That pair of jeans disintegrating in the bottom of your closet might look old, but that’s nothing compared to these pants. Back in 2014, a group of archaeologists discovered in China a pair of wool pants dating back to around 3,300 years ago – the oldest one ever found. Now, they’ve discovered the way the pants were likely made, and it involves innovative textile techniques.
The pants were found by a team of archaeologists excavating tombs in an ancient burial ground in the Xinjiang Uighur region of western China. The cemetery is located on the fringes of the Taklamakan desert, close to the Turfan oasis – a usual stopping place first for Bronze age nomads and then for the caravans of the Silk Route.
The very dry climate in the area preserved the bodies and the grave in a very good condition, including items like food and clothing. The pants were found in the remains of two warriors about forty years old. They were created for horse-riding, which shows in the design. They have straight-fitting legs and a wide crotch with elegant decoration.
The pants were likely part of an outfit that also included a poncho, a pair of braided bands to fasten the trouser legs, another pair to fasten the leather booths, and a wool headband. Of all the garments, the pants were the most special one. They had a very modern look for the time, featuring two-leg pieces that gradually widen at the top.
While the pants were discovered over eight years ago, the same group of researchers continued working on them. Now, they were able to find out how the pants were manufactured and even created a modern replica. It’s a tale of textile innovations and of how cultural practices expanded across Asia, the team argues in its new study.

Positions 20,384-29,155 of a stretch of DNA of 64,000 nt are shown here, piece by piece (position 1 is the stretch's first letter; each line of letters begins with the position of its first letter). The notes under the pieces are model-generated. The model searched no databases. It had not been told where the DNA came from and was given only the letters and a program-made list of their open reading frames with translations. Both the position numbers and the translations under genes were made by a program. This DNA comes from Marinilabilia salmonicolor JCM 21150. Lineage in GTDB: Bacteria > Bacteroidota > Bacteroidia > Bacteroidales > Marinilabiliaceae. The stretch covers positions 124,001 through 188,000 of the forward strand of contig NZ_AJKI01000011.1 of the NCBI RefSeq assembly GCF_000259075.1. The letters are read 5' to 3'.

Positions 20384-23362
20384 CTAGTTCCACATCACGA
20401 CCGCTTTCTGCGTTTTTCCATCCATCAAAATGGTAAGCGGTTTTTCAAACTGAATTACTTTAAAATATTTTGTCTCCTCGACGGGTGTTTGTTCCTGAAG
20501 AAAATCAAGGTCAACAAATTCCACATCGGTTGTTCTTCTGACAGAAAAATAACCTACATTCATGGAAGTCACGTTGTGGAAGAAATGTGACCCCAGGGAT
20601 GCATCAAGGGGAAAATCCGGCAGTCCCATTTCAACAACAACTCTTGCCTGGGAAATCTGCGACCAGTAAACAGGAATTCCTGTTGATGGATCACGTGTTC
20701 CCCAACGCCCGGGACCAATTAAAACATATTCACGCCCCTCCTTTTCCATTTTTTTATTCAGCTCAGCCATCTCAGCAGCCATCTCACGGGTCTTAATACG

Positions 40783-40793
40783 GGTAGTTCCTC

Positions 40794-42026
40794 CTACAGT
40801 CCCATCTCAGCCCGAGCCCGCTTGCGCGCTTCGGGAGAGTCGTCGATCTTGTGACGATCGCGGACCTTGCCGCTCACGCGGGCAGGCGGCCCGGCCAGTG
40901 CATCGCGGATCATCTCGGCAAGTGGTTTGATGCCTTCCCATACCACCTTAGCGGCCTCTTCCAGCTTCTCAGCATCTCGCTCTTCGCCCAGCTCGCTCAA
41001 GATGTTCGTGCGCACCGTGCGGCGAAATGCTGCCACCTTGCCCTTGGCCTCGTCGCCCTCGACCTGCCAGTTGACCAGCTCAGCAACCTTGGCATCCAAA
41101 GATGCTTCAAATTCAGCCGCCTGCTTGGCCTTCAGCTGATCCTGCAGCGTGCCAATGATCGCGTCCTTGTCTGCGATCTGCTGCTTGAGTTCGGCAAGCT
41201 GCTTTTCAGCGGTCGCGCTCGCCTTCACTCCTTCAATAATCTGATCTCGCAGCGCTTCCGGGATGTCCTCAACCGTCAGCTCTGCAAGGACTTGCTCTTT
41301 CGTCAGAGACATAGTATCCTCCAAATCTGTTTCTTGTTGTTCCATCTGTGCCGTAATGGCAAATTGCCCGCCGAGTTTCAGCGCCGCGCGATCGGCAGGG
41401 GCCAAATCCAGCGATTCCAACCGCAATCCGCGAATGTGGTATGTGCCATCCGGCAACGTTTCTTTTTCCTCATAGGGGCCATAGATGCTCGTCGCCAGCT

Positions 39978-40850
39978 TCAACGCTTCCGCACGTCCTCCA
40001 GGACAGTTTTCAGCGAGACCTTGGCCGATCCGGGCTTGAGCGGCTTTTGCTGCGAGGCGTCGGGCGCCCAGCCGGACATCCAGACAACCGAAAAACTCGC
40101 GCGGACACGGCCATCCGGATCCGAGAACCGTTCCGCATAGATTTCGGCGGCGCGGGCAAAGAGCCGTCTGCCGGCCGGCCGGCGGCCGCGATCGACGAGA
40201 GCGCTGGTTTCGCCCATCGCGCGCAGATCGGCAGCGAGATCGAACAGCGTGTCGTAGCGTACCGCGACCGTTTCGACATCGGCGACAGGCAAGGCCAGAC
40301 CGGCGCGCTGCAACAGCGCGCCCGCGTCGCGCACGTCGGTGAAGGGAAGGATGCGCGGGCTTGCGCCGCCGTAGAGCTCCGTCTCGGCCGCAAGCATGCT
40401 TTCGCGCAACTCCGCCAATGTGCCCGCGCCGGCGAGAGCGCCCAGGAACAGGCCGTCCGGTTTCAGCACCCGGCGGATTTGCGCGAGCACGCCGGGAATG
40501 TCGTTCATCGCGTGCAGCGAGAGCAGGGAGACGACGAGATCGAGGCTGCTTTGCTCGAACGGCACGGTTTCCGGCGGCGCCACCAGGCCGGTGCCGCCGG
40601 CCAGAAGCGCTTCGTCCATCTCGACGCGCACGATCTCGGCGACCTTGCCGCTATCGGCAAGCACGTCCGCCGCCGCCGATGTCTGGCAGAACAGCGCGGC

An innovative approach
Initially, the researchers were puzzled over how the pants had been made, as there were no traces of cutting on the fabric. However, after a close examination, they discovered that a combination of three weaving techniques was used to manufacture them. This was later confirmed by the re-created version of the pants, made by an expert weaver.
The study also revealed that much of the garment consisted of twill, a versatile fabric weave that features in most modern jeans – making this an innovation in textile history. Twill changes the woven wool from firm to elastic, giving the person plenty of flexibility. The most popular fabrics for twill weaves are cotton and polyester or a mix of both.
There were also other innovations in the pants. On the knee section, a technique currently known as tapestry weaving was used to produce a more protective fabric at these joints. On the waist, a method approach was used to have a thicker waistband. A twining method was also used to create a decorative, geometric pattern across the knees and at the ankles and calves.
Today, jeans are manufactured following the same techniques as those used three millennia ago. Also striking is the fact that the cultural practices and knowledge from the ancient herding groups spread across Asia. The patterns used to decorate the horseman’s pants also appear on bronze vessels found in China from around the same time.
The findings behind the pants were published in the journal Quaternary International. If you are still curious to learn more there’s a documentary on YouTube that takes us to the excavation grounds in Asia where the historic pants were discovered. And there’s more. There are a few places online that are also selling their own versions of the pants.